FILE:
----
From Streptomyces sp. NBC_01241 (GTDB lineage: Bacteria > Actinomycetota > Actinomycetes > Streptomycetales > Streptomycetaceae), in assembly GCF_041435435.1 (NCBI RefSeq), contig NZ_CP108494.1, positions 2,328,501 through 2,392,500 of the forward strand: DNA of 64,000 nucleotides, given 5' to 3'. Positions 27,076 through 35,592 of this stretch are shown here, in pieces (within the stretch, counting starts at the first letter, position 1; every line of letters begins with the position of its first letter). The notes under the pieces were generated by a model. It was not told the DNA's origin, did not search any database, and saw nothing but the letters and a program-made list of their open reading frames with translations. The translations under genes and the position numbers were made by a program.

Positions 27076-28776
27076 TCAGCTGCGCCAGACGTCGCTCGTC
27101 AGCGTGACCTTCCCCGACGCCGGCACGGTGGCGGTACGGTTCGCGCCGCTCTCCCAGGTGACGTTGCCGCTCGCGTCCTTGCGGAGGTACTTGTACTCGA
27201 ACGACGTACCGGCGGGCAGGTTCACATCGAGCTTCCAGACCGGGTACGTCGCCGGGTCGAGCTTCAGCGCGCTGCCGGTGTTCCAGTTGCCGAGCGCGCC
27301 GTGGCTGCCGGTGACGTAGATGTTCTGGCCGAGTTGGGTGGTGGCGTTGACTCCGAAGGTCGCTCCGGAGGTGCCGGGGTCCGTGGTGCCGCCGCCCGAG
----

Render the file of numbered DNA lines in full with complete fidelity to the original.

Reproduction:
From Streptomyces sp. NBC_01241 (GTDB lineage: Bacteria > Actinomycetota > Actinomycetes > Streptomycetales > Streptomycetaceae), in assembly GCF_041435435.1 (NCBI RefSeq), contig NZ_CP108494.1, positions 2,328,501 through 2,392,500 of the forward strand: DNA of 64,000 nucleotides, given 5' to 3'. Positions 27,076 through 35,592 of this stretch are shown here, in pieces (within the stretch, counting starts at the first letter, position 1; every line of letters begins with the position of its first letter). The notes under the pieces were generated by a model. It was not told the DNA's origin, did not search any database, and saw nothing but the letters and a program-made list of their open reading frames with translations. The translations under genes and the position numbers were made by a program.

Positions 27076-28776
27076 TCAGCTGCGCCAGACGTCGCTCGTC
27101 AGCGTGACCTTCCCCGACGCCGGCACGGTGGCGGTACGGTTCGCGCCGCTCTCCCAGGTGACGTTGCCGCTCGCGTCCTTGCGGAGGTACTTGTACTCGA
27201 ACGACGTACCGGCGGGCAGGTTCACATCGAGCTTCCAGACCGGGTACGTCGCCGGGTCGAGCTTCAGCGCGCTGCCGGTGTTCCAGTTGCCGAGCGCGCC
27301 GTGGCTGCCGGTGACGTAGATGTTCTGGCCGAGTTGGGTGGTGGCGTTGACTCCGAAGGTCGCTCCGGAGGTGCCGGGGTCCGTGGTGCCGCCGCCCGAG